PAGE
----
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P&G targets US growth



Published October 3, 2011
Related Searches: Feminine Hygiene Diaper, Baby North America pampers
Procter & Gamble is adopting a diversified approach to advertising and marketing as it seeks to drive sales in the US. The owner of Tide and Pampers derives 40% of revenue from the US, and estimates 99% of American households use at least one brand within its portfolio each year.

"In the last two years, we've added $1 billion in growth in North America. I think that's good in this environment; I want to do even better going forward," Melanie Healey, P&G's North America group president, told the Associated Press.

"It's still such a big part of the business that it has got to continue growing to fuel the growth for the rest of the world," she added. "We have some of our highest market shares in the world here in the US, and there's a lot more growth to be had."

A key strategy being pursued by P&G is to increase penetration in the US households already buying its goods. For example, if the 8-9% of homes purchasing between 10 and 11 brands bought a single extra line from its stable, that could be worth an additional $7 billion.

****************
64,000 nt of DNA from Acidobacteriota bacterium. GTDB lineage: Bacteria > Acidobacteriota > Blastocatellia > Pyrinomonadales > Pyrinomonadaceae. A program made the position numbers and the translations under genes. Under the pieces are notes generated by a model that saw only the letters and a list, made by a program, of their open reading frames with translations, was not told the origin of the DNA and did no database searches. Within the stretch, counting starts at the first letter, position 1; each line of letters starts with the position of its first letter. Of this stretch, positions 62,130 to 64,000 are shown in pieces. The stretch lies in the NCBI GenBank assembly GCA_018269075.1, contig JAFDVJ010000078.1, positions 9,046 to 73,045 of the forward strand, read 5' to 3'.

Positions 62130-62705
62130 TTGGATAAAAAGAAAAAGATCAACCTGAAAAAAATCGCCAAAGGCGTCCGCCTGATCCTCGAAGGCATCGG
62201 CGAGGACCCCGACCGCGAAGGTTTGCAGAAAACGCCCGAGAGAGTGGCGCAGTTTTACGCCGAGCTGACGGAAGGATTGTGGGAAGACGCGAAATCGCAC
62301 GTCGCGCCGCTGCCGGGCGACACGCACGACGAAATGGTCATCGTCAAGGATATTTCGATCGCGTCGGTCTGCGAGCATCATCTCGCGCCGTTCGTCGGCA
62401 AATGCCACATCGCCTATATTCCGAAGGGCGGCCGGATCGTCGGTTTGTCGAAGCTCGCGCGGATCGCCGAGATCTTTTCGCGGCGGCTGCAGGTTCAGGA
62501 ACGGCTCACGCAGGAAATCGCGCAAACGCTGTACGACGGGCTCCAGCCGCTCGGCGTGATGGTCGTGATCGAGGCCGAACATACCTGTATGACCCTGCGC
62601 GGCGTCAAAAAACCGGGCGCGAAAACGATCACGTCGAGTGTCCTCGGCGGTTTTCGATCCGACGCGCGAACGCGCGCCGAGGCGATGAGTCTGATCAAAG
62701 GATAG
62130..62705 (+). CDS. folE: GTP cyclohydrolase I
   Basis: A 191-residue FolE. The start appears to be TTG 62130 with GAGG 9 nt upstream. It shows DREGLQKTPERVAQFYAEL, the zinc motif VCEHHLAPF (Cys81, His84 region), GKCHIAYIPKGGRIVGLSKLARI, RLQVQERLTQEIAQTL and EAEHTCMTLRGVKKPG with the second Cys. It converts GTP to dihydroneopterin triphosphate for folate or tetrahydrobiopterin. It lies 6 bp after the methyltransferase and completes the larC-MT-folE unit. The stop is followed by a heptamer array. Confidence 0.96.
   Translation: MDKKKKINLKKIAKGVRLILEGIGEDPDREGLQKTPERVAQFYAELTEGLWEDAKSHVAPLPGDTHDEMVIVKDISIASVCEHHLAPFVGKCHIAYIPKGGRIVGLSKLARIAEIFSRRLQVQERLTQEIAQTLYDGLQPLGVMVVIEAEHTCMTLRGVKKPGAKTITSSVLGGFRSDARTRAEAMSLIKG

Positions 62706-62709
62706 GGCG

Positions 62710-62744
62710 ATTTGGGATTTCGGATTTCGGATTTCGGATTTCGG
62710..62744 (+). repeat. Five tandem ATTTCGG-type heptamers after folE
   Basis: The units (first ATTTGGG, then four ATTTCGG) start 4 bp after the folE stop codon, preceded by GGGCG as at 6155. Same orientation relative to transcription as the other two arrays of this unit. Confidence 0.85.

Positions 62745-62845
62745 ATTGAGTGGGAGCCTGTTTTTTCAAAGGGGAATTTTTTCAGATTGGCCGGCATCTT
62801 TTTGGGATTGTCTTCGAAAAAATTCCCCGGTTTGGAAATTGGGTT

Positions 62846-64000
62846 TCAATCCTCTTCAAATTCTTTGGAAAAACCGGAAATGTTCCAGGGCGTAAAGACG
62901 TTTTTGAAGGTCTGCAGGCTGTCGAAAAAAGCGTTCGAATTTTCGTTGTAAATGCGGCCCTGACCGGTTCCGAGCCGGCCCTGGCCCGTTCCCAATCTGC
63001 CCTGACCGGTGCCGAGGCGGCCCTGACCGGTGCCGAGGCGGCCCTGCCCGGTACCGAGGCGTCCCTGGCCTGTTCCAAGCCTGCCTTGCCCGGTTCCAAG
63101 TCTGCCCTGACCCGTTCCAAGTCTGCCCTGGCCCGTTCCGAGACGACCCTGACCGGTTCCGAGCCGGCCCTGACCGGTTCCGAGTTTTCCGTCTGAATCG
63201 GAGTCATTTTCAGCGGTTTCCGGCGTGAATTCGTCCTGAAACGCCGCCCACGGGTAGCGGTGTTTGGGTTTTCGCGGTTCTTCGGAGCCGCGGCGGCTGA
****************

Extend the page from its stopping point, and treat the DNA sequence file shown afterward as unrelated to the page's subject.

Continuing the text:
"Our mantra in North America is 'Just one more and a healthy core'," said Healey. "P&G has come a long way in the last three or four years in terms of ensuring that we have a portfolio that meets the needs of a full spectrum of consumers," said Healey.

Hispanic shoppers are a more specific subject of focus, with Gain dish soap and several Febreze fabric care products boasting scents thought to hold a stronger appeal for this audience.

Elsewhere, P&G has recently launched a website, Orgullosa, in both English and Spanish, and has issued coupon booklets solely for Hispanic consumers.

Similarly, P&G has put vouchers for various products in packs of Tide and Pampers, hoping to build trial by giving customers a reason to "buy into" its brands, a goal also linked to the firm's marketing activity.

"Our focus has to be all about communicating our value, the strength of performance, the value of our innovation [to consumers]," said Healey.

"In an economy like this, they're going to be tempted by the cheaper stuff if you're not communicating the value of the innovation."